Watch and pray that you may not undergo the test.
The spirit is willing but the flesh is weak.”
Withdrawing again, he prayed, saying the same thing.
Then he returned once more and found them asleep,
for they could not keep their eyes open
and did not know what to answer him.
He returned a third time and said to them,
“Are you still sleeping and taking your rest?
It is enough. The hour has come.
Behold, the Son of Man is to be handed over to sinners.
Get up, let us go.
See, my betrayer is at hand.”
Then, while he was still speaking,
Judas, one of the Twelve, arrived,
accompanied by a crowd with swords and clubs
who had come from the chief priests,
the scribes, and the elders.
His betrayer had arranged a signal with them, saying,
“The man I shall kiss is the one;
arrest him and lead him away securely.”
He came and immediately went over to him and said,
“Rabbi.” And he kissed him.
At this they laid hands on him and arrested him.
One of the bystanders drew his sword,
struck the high priest’s servant, and cut off his ear.
Jesus said to them in reply,
“Have you come out as against a robber,
with swords and clubs, to seize me?
Day after day I was with you teaching in the temple area,
yet you did not arrest me;
but that the Scriptures may be fulfilled.”
And they all left him and fled.
Now a young man followed him
wearing nothing but a linen cloth about his body.
They seized him,
but he left the cloth behind and ran off naked.
They led Jesus away to the high priest,
and all the chief priests and the elders and the scribes came together.
Peter followed him at a distance into the high priest’s courtyard
and was seated with the guards, warming himself at the fire.
The chief priests and the entire Sanhedrin
kept trying to obtain testimony against Jesus
in order to put him to death, but they found none.
Many gave false witness against him,
but their testimony did not agree.
Some took the stand and testified falsely against him,
alleging, “We heard him say,
‘I will destroy this temple made with hands
and within three days I will build another
not made with hands.’”
Even so their testimony did not agree.
The high priest rose before the assembly and questioned Jesus,
saying, “Have you no answer?
What are these men testifying against you?”
But he was silent and answered nothing.
Again the high priest asked him and said to him,
“Are you the Christ, the son of the Blessed One?”
Then Jesus answered, “I am;
and ‘you will see the Son of Man
seated at the right hand of the Power
and coming with the clouds of heaven.’”
At that the high priest tore his garments and said,
“hat further need have we of witnesses?
You have heard the blasphemy.
What do you think?”
They all condemned him as deserving to die.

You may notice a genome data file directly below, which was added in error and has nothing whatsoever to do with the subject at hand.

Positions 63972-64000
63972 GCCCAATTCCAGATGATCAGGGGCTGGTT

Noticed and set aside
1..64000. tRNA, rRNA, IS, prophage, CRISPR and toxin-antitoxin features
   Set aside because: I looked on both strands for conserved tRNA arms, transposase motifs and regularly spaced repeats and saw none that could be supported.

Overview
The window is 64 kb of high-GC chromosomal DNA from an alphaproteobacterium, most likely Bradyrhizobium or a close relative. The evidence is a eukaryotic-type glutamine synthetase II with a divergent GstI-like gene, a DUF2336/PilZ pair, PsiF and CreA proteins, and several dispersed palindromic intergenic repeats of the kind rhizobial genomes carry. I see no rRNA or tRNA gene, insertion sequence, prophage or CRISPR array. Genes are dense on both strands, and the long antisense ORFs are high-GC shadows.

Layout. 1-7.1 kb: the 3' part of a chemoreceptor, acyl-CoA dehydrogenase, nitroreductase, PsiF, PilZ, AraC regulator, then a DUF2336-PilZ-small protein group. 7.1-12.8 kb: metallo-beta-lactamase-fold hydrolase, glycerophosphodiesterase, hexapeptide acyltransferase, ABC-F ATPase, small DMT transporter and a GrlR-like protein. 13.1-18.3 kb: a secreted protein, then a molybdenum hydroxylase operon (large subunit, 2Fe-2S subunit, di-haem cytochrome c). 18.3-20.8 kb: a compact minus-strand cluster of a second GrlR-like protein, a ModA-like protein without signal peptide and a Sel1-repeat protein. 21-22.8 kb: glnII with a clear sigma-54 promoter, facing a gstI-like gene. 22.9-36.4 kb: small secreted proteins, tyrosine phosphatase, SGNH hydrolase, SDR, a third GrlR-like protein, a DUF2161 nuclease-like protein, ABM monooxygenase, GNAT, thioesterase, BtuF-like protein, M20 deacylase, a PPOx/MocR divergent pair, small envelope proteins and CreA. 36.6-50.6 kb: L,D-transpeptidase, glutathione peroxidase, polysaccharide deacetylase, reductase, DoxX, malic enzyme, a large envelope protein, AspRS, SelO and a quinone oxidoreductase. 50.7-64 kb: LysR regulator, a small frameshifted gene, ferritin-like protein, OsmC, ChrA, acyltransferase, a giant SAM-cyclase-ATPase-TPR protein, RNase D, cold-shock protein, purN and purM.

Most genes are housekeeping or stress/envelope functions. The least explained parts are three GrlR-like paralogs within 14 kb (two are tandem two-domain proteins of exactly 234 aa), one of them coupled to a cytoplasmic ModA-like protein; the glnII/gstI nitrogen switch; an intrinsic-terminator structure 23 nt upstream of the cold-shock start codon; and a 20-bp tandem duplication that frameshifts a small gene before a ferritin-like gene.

Some began to spit on him.
They blindfolded him and struck him and said to him, “Prophesy!”
And the guards greeted him with blows.
While Peter was below in the courtyard,
one of the high priest’s maids came along.
Seeing Peter warming himself,
she looked intently at him and said,
“You too were with the Nazarene, Jesus.”
But he denied it saying,
“I neither know nor understand what you are talking about.”
So he went out into the outer court.
Then the cock crowed.
The maid saw him and began again to say to the bystanders,
“This man is one of them.”
Once again he denied it.
A little later the bystanders said to Peter once more,
“Surely you are one of them; for you too are a Galilean.”
He began to curse and to swear,
“I do not know this man about whom you are talking.”
And immediately a cock crowed a second time.
Then Peter remembered the word that Jesus had said to him,
“Before the cock crows twice you will deny me three times.”
He broke down and wept.
As soon as morning came,
the chief priests with the elders and the scribes,
that is, the whole Sanhedrin held a council.
They bound Jesus, led him away, and handed him over to Pilate.
Pilate questioned him,
“Are you the king of the Jews?”
He said to him in reply, “You say so.”
The chief priests accused him of many things.
Again Pilate questioned him,
“Have you no answer?
See how many things they accuse you of.”
Jesus gave him no further answer, so that Pilate was amazed.
Now on the occasion of the feast he used to release to them
one prisoner whom they requested.
A man called Barabbas was then in prison
along with the rebels who had committed murder in a rebellion.
The crowd came forward and began to ask him
to do for them as he was accustomed.
“Do you want me to release to you the king of the Jews?”
For he knew that it was out of envy
that the chief priests had handed him over.
But the chief priests stirred up the crowd
to have him release Barabbas for them instead.
Pilate again said to them in reply,
“Then what do you want me to do
with the man you call the king of the Jews?”
They shouted again, “Crucify him.”
Pilate said to them, “Why? What evil has he done?”
They only shouted the louder, “Crucify him.”
So Pilate, wishing to satisfy the crowd,
released Barabbas to them and, after he had Jesus scourged,
handed him over to be crucified.
The soldiers led him away inside the palace,
that is, the praetorium, and assembled the whole cohort.
They clothed him in purple and,
weaving a crown of thorns, placed it on him.
They began to salute him with, AHail, King of the Jews!”
and kept striking his head with a reed and spitting upon him.
They knelt before him in homage.
And when they had mocked him,
they stripped him of the purple cloak,
dressed him in his own clothes,
and led him out to crucify him.